Forum for Science, Industry and Business

Sponsored by:     3M 
Search our Site:

 

Mother-of-pearl -- Classic beauty and remarkable strength

04.07.2007
While the shiny material of pearls and abalone shells has long been prized for its iridescence and aesthetic value in jewelry and decorations, scientists admire mother-of-pearl for other physical properties as well.

Also called nacre ("NAY-ker"), mother-of-pearl is 3,000 times more fracture-resistant than the mineral it is made of, aragonite, says Pupa Gilbert, a physicist at the University of Wisconsin-Madison. "You can go over it with a truck and not break it - you will crumble the outside [of the shell] but not the [nacre] inside. And we don't understand how it forms - that's why it's so fun to study."

Understanding the mechanism by which nacre forms would be the first step toward harnessing its strength and simplicity, she says. "We don't know how to synthesize materials that are better than the sum of their parts."

Writing in the June 29 issue of Physical Review Letters, Gilbert and her colleagues in the UW-Madison department of physics and School of Veterinary Medicine, the Institute for the Physics of Complex Matter in Switzerland and the UW-Madison Synchrotron Radiation Center, now describe unexpected elements of nacre architecture that may underlie its strength and offer clues into how this remarkable material forms.

Like our bones and teeth, nacre is a biomineral, a combination of organic molecules - made by living organisms - and mineral components that organisms ingest or collect from their environment. The aragonite mineral in nacre is made of calcium carbonate, which marine animals form from elements abundant in seawater.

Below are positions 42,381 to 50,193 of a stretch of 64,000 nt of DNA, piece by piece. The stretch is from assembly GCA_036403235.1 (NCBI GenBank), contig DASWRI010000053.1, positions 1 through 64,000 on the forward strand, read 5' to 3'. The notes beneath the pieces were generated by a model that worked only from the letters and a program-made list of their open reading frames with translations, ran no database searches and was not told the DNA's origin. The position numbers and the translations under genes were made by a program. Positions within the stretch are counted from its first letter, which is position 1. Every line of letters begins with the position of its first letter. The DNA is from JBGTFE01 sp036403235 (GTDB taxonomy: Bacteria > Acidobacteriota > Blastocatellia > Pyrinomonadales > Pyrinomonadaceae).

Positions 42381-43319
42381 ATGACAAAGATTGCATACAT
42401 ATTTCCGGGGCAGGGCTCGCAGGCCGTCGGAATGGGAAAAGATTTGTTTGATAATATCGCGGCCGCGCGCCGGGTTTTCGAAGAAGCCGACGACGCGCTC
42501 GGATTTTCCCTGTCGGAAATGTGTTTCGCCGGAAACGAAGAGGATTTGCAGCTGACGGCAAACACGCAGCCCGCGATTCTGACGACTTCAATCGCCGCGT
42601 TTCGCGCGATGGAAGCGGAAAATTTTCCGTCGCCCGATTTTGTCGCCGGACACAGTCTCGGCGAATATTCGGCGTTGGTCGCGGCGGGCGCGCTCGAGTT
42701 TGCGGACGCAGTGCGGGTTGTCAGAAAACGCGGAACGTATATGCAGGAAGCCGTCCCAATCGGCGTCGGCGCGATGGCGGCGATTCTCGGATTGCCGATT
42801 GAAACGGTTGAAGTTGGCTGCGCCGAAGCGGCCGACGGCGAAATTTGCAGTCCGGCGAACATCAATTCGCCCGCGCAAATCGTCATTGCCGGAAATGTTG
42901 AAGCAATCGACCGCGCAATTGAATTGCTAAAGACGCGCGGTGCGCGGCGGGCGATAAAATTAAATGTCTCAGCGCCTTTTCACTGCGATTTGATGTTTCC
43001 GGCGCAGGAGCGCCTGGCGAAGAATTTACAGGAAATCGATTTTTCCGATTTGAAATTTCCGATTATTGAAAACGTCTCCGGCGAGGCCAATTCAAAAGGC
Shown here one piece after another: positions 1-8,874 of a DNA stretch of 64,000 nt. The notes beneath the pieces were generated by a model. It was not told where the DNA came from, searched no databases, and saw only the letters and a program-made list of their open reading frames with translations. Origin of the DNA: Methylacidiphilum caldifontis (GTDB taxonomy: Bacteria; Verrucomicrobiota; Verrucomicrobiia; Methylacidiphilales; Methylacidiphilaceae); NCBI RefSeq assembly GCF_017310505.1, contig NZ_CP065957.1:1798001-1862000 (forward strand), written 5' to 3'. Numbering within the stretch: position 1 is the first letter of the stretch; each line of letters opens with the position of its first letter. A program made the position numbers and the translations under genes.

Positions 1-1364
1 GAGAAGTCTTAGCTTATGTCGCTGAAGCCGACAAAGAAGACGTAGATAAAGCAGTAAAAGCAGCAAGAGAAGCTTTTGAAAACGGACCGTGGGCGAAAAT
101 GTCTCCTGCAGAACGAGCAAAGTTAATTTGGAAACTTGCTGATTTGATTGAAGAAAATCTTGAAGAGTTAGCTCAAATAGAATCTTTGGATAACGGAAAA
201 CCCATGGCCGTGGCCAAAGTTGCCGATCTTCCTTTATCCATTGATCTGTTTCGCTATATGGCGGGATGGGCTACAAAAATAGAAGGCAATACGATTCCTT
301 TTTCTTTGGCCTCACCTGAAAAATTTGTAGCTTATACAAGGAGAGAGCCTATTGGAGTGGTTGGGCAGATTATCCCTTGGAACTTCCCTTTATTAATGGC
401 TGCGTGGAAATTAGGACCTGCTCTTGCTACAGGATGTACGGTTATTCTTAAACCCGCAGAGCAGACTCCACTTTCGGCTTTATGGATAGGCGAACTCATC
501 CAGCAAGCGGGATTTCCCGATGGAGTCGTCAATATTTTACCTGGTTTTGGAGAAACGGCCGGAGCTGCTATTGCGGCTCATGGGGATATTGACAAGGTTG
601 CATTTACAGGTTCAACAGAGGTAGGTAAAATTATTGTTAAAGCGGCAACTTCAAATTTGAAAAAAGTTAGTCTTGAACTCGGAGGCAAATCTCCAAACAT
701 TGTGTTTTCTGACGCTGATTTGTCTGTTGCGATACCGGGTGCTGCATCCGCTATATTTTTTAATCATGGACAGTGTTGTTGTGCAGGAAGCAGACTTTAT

Though a mere 5 percent of abalone nacre is organic, this small fraction somehow lays enough foundation for the mineral components to assemble spontaneously, Gilbert says.

"Ninety-five percent of the mass of this biomineral is self-assembled, while only 5 percent is actively formed by the organism," she says. "It is one of the most efficient mechanisms you can think of."

To gain insight into this self-assembly process, Gilbert and graduate student Rebecca Metzler examined the structure of abalone nacre using synchrotron radiation - light emitted by electrons speeding around a curved track.

When used to examine a cross-section of an abalone shell, previously seen to resemble a brick wall with layers of organic "mortar" separating individual crystalline "bricks," the polarized light from the synchrotron revealed that the nacre wall was not uniform.

Instead, the wall contained distinct clumps of bricks, each an irregular column of crystals with identical composition but a crystal orientation different than neighboring columns.

Since orientation affects how crystals emit electrons, "some of the columns of bricks appear white and others appear black and more appear gray, depending on their crystal orientation," Gilbert explains.